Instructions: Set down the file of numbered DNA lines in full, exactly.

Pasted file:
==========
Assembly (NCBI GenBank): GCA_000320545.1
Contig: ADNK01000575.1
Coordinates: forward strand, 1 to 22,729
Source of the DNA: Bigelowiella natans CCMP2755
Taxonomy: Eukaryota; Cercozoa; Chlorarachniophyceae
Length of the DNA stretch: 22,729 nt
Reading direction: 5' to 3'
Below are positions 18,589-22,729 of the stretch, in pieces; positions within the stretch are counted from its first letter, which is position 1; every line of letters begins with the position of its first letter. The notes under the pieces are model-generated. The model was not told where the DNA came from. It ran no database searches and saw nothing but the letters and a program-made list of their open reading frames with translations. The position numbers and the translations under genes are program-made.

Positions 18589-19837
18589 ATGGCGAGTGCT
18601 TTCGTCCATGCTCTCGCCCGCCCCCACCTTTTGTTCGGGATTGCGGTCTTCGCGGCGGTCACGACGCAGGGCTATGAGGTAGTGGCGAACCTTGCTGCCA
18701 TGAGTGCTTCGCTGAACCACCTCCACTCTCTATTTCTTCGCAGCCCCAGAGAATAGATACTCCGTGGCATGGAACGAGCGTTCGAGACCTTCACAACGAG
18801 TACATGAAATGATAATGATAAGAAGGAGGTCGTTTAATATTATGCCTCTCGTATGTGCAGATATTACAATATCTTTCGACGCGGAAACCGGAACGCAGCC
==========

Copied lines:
Assembly (NCBI GenBank): GCA_000320545.1
Contig: ADNK01000575.1
Coordinates: forward strand, 1 to 22,729
Source of the DNA: Bigelowiella natans CCMP2755
Taxonomy: Eukaryota; Cercozoa; Chlorarachniophyceae
Length of the DNA stretch: 22,729 nt
Reading direction: 5' to 3'
Below are positions 18,589-22,729 of the stretch, in pieces; positions within the stretch are counted from its first letter, which is position 1; every line of letters begins with the position of its first letter. The notes under the pieces are model-generated. The model was not told where the DNA came from. It ran no database searches and saw nothing but the letters and a program-made list of their open reading frames with translations. The position numbers and the translations under genes are program-made.

Positions 18589-19837
18589 ATGGCGAGTGCT
18601 TTCGTCCATGCTCTCGCCCGCCCCCACCTTTTGTTCGGGATTGCGGTCTTCGCGGCGGTCACGACGCAGGGCTATGAGGTAGTGGCGAACCTTGCTGCCA
18701 TGAGTGCTTCGCTGAACCACCTCCACTCTCTATTTCTTCGCAGCCCCAGAGAATAGATACTCCGTGGCATGGAACGAGCGTTCGAGACCTTCACAACGAG
18801 TACATGAAATGATAATGATAAGAAGGAGGTCGTTTAATATTATGCCTCTCGTATGTGCAGATATTACAATATCTTTCGACGCGGAAACCGGAACGCAGCC